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MEMS based lighting control optimises road illumination By OChristoph Hammerschmidt n the basis of its laser spot high-beam headlight, Audi is developing a system that automatically adjusts the illumination for the speed of the vehicle. The new technology utilises only a single MEMS mirror to deflect the laser beam. The laser spot technology for the high beam went into series production for the first time in 2014, in the Audi R8 LMX sports car. Progress in the field of laser light generation now made it possible to integrate the projector technology in a compact yet powerful headlight assembly. The latest iteration uses a single but fast-moving micro mirror that deflects the laser beam. At low speeds, the light is distributed widely across a large area. At higher speed, the aperture angle gets smaller; the intensity as well as the luminous range of the beam is increased. This is of benefit in particular during high-speed rides on motorways. The technology also allows controlling the distribution of the light. Thus, the beam can illuminate specific sections of the illuminated area, resulting in a highly dynamic and variable overall illumination and, likewise, shading. Another achievement is the intelligent, lighting-fast switching of the laser diodes depending on the mirror position. Similar to today’s matrix LED headlights, the new dynamic laser headlight always illuminates the road at high intensity without dazzling other traffic participants. The decisive diffe-rence to matrix LED headlamps is that the matrix laser offers a significantly higher resolution and thus a higher utilisation which improves traffic safety. In addition, this technology enables innovative lighting assistance functions. The new technology employs blue laser diodes (provider: Osram) that feature a light wavelength of 450 nm. The light is directed towards a fast moving mirror with a diameter of 3 mm which deflects the blue light to a converter which generates white light and projects it to the road. The micro mirror is implemented as a silicon MEMs device (provider: Bosch). The same MEMS is used for acceleration sensors and for electronic stability control (ESP) gear. The development of this intelligent lighting system takes place in the iLaS project along with research partners Karlsruhe Institute of Technology (KIT), Bosch and Osram. NFC tags check food freshness LBy Julien Happich ate last year, researchers at the Massachusetts Institute of Technology (MIT) had designed simple gas sensors relying on nanotubes-based chemiresistors (electrical circuits whose resistance changes when exposed to a particular chemical). In their implementation, the carbon nanotubes were chemically modified so that their ability to carry an electric current changed in the presence of a particular gas. This chemiresistive property was then integrated into the powering circuit of commercial near-field communication (NFC) tags. The team first disrupted the electronic circuit by punching a hole in it before reconnecting the circuit with a linker made of the modified carbon nanotubes. Hence, the modified NFC tags could only remain operational and could only be read if the chemiresistors conducted normally, that is without the target chemical in sight. Now, the researchers have modified the carbon nanotubes with metal-containing compounds called metalloporphyrins, known to be very good at binding to nitrogen-containing compounds such as amines. Of particular interest to the researchers were the so-called biogenic amines, such as putrescine and cadaverine, which are produced by decaying meat. When the cobalt-containing porphyrin binds to any of these amines, it increases the electrical resistance of the carbon nanotube, which can be easily measured. The researchers tested the sensor on four types of meat: pork, chicken, cod, and salmon. They found that when refrigerated, all four types stayed fresh over four days. Left unrefrigerated, the samples all decayed, but at varying rates. Designed within NFC-readable RFID labels, the sensors could allow consumers to determine whether the meat in their grocery store or refrigerator is safe to eat. Such sensors could be designed in “smart packaging” that would offer much more accurate safety information than the expiration date on the package, according to Timothy Swager, the John D. MacArthur Professor of Chemistry at MIT who had already proven similar sensors to detect ethylene, a gas that signals ripeness in fruit. “People are constantly throwing things out that probably aren’t bad,” says Swager, who is the senior author of a paper describing the new sensor this week in the journal Angewandte Chemie. “There are several potential advantages in having an inexpensive sensor for measuring, in real time, the freshness of meat and fish products, including preventing foodborne illness, increasing overall customer satisfaction, and reducing food waste at grocery stores and in consumers’ homes,” says Roberto Forloni, a senior science fellow at Sealed Air, a major supplier of food packaging, who was not part of the research team. The researchers have filed for a patent on the technology and hope to license it for commercial development. The research was funded by the National Science Foundation and the Army Research Office through MIT’s Institute for Soldier Nanotechnologies. www.electronics-eetimes.com Electronic Engineering Times Europe May 2015 15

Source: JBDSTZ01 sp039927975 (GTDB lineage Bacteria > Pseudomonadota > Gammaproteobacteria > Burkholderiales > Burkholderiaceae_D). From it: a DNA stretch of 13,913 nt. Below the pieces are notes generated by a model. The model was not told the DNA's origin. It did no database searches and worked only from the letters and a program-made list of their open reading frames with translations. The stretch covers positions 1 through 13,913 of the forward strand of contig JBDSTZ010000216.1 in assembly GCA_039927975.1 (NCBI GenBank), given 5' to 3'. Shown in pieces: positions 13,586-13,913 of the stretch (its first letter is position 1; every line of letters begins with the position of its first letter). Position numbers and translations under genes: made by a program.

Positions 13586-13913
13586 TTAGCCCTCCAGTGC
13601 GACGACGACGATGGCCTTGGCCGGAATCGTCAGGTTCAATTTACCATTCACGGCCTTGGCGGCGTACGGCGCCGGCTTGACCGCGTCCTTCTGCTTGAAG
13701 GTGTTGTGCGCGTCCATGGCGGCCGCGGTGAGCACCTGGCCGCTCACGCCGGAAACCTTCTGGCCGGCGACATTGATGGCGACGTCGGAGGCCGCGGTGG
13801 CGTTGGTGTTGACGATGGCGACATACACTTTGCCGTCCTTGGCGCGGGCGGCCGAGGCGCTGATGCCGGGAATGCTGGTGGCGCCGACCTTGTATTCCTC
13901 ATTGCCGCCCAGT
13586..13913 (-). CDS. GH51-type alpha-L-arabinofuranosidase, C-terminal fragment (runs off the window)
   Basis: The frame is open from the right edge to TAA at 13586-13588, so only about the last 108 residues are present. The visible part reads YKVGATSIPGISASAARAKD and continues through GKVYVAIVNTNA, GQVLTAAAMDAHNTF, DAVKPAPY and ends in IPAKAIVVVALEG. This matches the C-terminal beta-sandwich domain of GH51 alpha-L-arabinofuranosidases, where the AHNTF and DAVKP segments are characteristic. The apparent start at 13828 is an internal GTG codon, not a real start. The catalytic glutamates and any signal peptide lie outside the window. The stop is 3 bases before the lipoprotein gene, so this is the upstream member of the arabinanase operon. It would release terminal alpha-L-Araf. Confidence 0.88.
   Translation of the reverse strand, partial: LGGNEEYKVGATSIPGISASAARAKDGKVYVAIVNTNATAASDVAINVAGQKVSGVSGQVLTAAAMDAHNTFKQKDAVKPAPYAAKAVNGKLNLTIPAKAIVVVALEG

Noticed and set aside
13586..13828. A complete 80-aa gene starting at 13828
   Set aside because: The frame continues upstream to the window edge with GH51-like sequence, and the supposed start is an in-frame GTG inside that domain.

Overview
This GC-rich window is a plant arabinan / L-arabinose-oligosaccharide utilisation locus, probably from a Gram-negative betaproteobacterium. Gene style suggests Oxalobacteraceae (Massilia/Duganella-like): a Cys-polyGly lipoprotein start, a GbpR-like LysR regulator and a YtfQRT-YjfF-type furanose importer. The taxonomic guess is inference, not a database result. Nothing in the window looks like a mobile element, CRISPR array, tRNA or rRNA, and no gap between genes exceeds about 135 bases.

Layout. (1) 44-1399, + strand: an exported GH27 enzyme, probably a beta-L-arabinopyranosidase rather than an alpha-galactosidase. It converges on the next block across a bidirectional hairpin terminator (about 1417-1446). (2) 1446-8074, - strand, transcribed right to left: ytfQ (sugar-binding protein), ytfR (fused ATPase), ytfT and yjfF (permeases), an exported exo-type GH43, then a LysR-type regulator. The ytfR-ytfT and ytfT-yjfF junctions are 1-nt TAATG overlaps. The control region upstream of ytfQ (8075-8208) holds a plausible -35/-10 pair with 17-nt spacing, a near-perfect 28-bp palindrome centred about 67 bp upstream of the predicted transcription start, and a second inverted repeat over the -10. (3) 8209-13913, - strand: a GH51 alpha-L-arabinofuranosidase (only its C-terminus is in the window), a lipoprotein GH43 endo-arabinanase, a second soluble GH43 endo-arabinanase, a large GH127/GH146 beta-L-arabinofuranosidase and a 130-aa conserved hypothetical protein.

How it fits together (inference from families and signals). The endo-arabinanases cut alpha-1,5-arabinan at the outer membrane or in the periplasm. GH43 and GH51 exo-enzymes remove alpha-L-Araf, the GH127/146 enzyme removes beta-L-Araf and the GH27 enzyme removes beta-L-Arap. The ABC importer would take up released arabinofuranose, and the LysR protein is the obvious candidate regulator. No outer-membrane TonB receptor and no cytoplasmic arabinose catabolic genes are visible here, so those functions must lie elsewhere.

EETE MAY 2015
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